Bayer Apologizes Over Secret List of Monsanto Critics
Germany's Bayer, which bought the U.S. agrochemical firm Monsanto, issued an apology on Sunday following reports that its American subsidiary drew up a list of those critical of the firm's practices.
"After an initial analysis, we understand that such a project raised concerns and criticism," Bayer said in a statement. "This is not the way Bayer would seek dialogue with different stakeholders and society, so we apologize."
The Leverkusen-headquartered firm said it would hire a law firm to carry out an external investigation into the matter.
The French prosecutor said Friday it had opened a probe after newspaper Le Monde filed a complaint.
The French daily alleges that Monsanto built up a file of about 200 names, including journalists and lawmakers who are skeptical about the company and its products, in the hope of influencing their positions on pesticides.
The charge is that the information was collected illegally.
Paris police are investigating the possible "collection of personal information by fraudulent, unfair or illicit means."
🔴 Révélations France 2 - Elus, hauts fonctionnaires, journalistes... Ils auraient été fichés et notés en fonction d… https://t.co/cDf8209M8z— 20h France2 (@20h France2)1557426760.0
Le Monde and one of its journalists complained that they were on the list drawn up since 2016 and allegedly leaked by U.S. public relations firm FleishmanHillard.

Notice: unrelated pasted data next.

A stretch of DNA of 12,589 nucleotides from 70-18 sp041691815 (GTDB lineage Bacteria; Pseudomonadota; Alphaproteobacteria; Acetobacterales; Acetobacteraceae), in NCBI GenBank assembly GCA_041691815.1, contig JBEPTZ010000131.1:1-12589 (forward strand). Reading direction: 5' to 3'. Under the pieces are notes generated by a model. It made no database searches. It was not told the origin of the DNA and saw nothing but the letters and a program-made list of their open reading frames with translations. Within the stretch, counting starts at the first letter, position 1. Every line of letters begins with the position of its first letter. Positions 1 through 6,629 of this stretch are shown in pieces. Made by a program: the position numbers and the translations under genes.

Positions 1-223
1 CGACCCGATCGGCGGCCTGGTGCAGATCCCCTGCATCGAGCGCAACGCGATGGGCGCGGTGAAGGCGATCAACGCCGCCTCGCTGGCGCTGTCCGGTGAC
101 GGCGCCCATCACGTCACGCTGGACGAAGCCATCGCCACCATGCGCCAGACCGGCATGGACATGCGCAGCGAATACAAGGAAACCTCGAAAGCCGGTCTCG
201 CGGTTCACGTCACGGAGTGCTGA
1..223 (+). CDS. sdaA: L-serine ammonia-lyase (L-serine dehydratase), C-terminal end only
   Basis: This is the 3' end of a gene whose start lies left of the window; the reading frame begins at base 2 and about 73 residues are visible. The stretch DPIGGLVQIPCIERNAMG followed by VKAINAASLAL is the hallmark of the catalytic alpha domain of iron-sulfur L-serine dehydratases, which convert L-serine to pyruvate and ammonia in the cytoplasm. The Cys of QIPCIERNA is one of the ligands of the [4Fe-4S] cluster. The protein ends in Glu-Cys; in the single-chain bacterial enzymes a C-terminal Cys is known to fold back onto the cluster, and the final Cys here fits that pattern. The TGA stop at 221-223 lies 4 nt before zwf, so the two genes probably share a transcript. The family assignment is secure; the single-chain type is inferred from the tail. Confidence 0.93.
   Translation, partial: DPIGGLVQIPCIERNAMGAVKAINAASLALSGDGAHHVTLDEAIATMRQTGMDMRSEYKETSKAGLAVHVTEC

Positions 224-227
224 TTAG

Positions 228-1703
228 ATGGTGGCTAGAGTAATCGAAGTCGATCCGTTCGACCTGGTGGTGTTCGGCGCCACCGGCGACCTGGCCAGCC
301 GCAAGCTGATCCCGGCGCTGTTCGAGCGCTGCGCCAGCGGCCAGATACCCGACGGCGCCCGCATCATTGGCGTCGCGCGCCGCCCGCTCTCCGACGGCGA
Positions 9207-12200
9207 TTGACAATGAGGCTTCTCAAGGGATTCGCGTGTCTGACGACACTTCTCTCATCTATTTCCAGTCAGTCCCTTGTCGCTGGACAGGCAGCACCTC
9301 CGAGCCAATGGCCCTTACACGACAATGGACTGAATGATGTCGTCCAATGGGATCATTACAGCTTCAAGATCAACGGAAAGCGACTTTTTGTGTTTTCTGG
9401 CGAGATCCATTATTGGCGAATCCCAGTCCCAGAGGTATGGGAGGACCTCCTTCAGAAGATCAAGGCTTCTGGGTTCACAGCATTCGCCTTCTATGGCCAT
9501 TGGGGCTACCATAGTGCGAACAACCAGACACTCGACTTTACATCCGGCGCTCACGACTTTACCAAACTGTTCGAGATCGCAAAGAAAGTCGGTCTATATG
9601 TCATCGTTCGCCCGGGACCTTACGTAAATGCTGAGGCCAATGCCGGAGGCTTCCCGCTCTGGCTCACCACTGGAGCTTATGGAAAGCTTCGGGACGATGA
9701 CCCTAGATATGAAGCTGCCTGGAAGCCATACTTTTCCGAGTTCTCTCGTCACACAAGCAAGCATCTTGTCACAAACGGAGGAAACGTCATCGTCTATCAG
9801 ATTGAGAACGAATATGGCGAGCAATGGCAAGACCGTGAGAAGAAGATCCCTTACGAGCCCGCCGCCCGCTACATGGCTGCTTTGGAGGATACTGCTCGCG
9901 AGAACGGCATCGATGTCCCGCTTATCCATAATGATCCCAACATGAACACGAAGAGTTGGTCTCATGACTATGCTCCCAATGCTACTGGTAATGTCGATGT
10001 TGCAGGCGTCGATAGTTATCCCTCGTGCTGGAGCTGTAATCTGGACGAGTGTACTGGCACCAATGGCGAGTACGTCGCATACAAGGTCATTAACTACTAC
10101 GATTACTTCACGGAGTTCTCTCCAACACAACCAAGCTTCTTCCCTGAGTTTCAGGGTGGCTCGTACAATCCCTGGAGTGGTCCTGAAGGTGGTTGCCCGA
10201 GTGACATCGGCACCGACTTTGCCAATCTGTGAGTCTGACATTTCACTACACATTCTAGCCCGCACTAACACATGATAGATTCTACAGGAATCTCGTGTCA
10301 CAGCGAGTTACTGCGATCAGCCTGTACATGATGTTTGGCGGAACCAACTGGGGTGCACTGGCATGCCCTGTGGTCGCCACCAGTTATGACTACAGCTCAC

The name of France's former Environment Minister Segolene Royal is also said to be on the list. She told AFP it "says a lot about the methods of lobbyists ... they carry out spying, infiltration, seek to influence, sometimes financially, I imagine."
PR firm FleishmanHillard said on Friday it would investigate the allegations.
French public broadcaster France Televisions announced Sunday that it would also file charges.
Lawsuits Over Monsanto's Roundup
Monsanto produces the broad-spectrum glyphosate-based herbicide Roundup. The firm and new owner Bayer deny that Roundup causes cancer.
However, last August, a U.S. jury found Bayer liable because Monsanto had not warned users of alleged cancer risks linked to Roundup.
The U.S. Environmental Protection Agency (EPA) issued a new decision in April that glyphosate, the active ingredient in Roundup, which is made by Monsanto, does not cause cancer or other health problems if used according to instruction labels.
Bayer Chief Executive Officer Werner Baumann is facing increased shareholder pressure over the litigation it inherited from Monsanto. It is the named defendant in U.S. lawsuits concerning Roundup filed by 13,400 people.
Bayer shares have fallen about 40 percent since the $63 billion (€56 billion) Monsanto purchase was completed last June.
Reposted with permission from our media associate Deutsche Welle.
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